14. McCullough v. Maryland (1819) • The suit involved an attempt by the state of Maryland to impose a tax on a branch of the Bank of the United States. • The Supreme Court, invoking the Hamiltonian doctrine of implied powers, declared the bank constitutional • Additionally, the Court denied the right of Maryland to tax the bank with an emphatic Marshall writing for the court “that the power to tax is the power to destroy” “It being the opinion of the court that the act incorporating the bank is constitutional…we proceed to inquire: Whether the state of Maryland may, without violation of the Constitution, tax that branch?...That the power of the states may be exercised so as to destroy it, is too obvious to be denied…We are unanimously of the opinion that the law passed by the legislature of Maryland, imposing a tax on the Bank of the United States is unconstitutional and void.”

    15. Dartmouth College v. Woodward (1819) • The decision ruled that a state could not pass a law to impair a legal private contract • The ruling, like the decision in Fletcher v. Peck (1810) upheld the sanctity of private contracts against state encroachments, thus safeguarding business enterprise from domination by state governments

    16. Gibbons v. Ogden (1824) • The decision placed the regulation of interstate commerce clearly within the authority of Congress • Further asserted that national laws made in accordance with the Constitution are the “supreme law of the land,” superior to conflicting state laws • Established the commerce clause as a key mechanism for the expansion of federal power • Opened the door the for national government to pursue the expansion and growth of the national economy “The power of Congress, then comprehends navigation within the limits of every state in the Union; so far as that navigation may be, in manner, connected with [in the words of the Constitution] “commerce with foreign nations, or among the several states, or with the Indian tribes.”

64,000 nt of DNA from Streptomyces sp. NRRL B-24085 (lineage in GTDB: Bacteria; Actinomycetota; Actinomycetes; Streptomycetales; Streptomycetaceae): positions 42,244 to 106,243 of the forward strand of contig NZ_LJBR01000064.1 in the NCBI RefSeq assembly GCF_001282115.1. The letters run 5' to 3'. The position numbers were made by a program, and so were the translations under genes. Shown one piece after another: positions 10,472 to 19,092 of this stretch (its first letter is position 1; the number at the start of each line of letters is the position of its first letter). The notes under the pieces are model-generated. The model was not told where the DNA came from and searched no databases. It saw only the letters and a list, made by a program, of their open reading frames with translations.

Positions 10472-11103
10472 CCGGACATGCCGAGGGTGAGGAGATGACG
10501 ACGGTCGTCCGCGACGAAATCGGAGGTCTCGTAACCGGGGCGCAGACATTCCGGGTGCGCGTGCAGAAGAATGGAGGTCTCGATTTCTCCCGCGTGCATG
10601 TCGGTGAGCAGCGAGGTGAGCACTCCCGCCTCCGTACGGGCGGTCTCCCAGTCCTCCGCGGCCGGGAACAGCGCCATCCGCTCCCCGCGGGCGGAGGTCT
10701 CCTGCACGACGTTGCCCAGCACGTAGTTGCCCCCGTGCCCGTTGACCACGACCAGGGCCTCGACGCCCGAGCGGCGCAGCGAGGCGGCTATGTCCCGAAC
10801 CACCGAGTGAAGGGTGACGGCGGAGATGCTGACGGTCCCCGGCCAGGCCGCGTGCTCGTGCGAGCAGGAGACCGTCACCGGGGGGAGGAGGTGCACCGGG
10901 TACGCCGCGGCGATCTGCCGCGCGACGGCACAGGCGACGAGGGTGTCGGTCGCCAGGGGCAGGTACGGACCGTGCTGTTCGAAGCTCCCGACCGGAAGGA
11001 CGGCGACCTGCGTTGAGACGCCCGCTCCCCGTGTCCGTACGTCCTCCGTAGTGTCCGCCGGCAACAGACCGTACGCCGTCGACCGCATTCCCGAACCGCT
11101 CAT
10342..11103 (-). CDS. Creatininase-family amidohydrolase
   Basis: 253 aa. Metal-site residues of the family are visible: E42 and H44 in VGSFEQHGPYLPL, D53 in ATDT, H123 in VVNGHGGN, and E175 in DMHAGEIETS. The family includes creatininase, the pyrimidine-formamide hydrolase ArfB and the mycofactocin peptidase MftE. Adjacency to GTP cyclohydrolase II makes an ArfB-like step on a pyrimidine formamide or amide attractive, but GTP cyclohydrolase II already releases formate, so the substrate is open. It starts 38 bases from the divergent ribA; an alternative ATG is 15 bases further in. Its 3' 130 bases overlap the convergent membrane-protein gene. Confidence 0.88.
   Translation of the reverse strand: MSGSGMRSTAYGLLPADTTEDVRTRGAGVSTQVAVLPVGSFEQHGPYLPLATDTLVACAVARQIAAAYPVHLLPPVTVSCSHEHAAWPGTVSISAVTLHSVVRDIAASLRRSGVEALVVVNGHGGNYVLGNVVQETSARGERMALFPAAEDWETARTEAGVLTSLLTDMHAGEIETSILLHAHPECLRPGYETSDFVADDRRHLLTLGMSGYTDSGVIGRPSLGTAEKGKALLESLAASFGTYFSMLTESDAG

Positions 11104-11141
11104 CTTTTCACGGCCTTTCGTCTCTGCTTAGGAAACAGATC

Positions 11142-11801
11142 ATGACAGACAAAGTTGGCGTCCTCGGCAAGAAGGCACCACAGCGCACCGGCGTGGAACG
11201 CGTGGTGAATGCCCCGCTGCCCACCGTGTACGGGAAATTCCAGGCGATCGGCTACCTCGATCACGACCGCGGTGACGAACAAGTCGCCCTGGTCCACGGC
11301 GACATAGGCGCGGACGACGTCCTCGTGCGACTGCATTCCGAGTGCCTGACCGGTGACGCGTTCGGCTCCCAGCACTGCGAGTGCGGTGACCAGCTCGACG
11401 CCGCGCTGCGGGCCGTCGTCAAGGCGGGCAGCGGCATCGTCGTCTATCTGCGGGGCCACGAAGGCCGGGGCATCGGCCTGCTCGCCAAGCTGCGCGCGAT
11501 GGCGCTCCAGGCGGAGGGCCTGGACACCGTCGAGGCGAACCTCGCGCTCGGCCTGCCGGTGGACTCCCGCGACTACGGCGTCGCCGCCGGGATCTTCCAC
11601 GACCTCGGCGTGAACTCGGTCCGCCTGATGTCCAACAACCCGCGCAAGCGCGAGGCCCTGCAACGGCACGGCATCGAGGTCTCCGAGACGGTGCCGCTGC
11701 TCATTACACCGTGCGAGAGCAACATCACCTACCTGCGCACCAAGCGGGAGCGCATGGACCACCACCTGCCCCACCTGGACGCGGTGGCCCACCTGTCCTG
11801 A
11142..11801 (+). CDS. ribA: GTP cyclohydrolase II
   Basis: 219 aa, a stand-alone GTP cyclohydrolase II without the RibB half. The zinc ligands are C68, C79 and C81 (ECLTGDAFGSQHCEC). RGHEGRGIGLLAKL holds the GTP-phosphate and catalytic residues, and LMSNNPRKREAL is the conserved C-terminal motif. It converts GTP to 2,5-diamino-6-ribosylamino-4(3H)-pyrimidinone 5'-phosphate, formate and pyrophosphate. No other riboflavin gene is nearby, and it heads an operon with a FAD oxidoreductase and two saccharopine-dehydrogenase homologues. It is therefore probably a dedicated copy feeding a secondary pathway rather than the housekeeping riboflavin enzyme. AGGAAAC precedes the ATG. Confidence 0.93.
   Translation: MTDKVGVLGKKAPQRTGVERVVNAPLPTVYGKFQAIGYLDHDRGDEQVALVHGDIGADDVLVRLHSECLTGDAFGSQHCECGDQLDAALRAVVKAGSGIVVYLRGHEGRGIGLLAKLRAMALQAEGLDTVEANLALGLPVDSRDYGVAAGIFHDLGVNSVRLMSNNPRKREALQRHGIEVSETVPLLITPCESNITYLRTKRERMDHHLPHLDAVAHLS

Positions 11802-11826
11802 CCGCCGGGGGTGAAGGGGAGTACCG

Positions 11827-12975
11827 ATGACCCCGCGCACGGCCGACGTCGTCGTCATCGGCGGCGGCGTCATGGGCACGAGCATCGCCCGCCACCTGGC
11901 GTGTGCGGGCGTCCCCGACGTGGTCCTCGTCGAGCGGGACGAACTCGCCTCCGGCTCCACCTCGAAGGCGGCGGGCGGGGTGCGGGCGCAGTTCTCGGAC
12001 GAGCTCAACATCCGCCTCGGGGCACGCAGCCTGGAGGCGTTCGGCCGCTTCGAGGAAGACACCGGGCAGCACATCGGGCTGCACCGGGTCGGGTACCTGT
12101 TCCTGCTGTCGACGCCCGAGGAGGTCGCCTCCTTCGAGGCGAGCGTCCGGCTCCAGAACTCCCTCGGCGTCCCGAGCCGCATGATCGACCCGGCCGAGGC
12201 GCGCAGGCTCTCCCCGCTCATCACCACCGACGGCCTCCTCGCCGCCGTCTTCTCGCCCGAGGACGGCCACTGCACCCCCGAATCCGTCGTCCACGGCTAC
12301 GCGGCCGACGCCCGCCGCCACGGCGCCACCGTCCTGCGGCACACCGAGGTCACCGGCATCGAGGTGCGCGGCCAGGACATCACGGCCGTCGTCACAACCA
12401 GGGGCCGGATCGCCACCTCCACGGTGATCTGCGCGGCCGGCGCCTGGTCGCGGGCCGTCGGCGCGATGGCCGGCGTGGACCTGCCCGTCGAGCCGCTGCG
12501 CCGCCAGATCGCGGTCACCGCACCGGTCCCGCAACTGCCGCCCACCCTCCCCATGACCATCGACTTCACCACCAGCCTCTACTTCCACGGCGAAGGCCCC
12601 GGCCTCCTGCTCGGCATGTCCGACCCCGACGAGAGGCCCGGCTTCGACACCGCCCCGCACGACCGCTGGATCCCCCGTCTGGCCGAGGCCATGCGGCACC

17. The Panic of 1819 • Much of the goodness went out of good feelings in 1819 as a result of a paralyzing economic depression • The Panic of 1819, the first national economic panic since President Washington took office brought deflation, depression, bankruptcies, bank failures, unemployment, soup kitchens, and overcrowded debtors’ prisons.

    18. The Panic of 1819 • Although many factors contributed to the economic downturn, the major cause was overspeculation in frontier lands. • Financial paralysis from the panic, which lasted in some degree for several years, severely weakened nationalistic ardor. • The West was especially hard hit by the depression. Because the Bank of the United States had restrained the speculative (“wildcat”) western banks by tightening credit and calling in loans, many westerns blamed the national bank for the crisis.

    19. The Panic of 1819Impact • The Panic of 1819 had important political consequences. In the eyes of the western debtor, the Bank of the United States became a detested symbol of federal power. In the fertile soil of economic hardship, the seeds of Jacksonian Democracy were sown. • The Panic of 1819 also fueled mounting agitation against the inhumane practice of imprisonment for debt leading to the passage of remedial legislation in an increasing number of states.

    20. Sectional Discord Over SlaveryThe Missouri Compromise • When Washington took office the North and South were roughly equal in wealth and population. • However, with each passing decade the North steadily outgained the South in population growth. • As a result, by 1819 the free states in the North had 105 representatives in the House while the slave states in the South had just 81 representatives.

    21. Sectional Discord Over SlaveryThe Missouri Compromise • While the North controlled a solid majority in the House of Representatives, with the admission of Alabama to the Union as a slave state in 1819, the Senate was evenly balanced between 11 free states and 11 slave states. Because each state has two votes in the Senate regardless of population, southerners had maintained equality. • As long as Southerners preserved the equilibrium of power in the Senate, the South would be in position to thwart northern attempts to interfere with the institution of slavery. • Southerners therefore became increasingly committed to maintaining the sectional balance between free states and slaves states.

    22. Sectional Discord Over SlaveryThe Missouri Compromise • In 1819, sectional tension over the issue of slavery was ignited when the territory of Missouri applied for statehood as a slave state. • The House, with its majority of representatives from northern states responded by passing the Tallmadge Amendment. • The Tallmadge Amendment called for a prohibition on the further introduction of slaves into Missouri. The measure also called for gradual emancipation in Missouri by freeing all children born to Missouri slaves when they reached the age of twenty-five.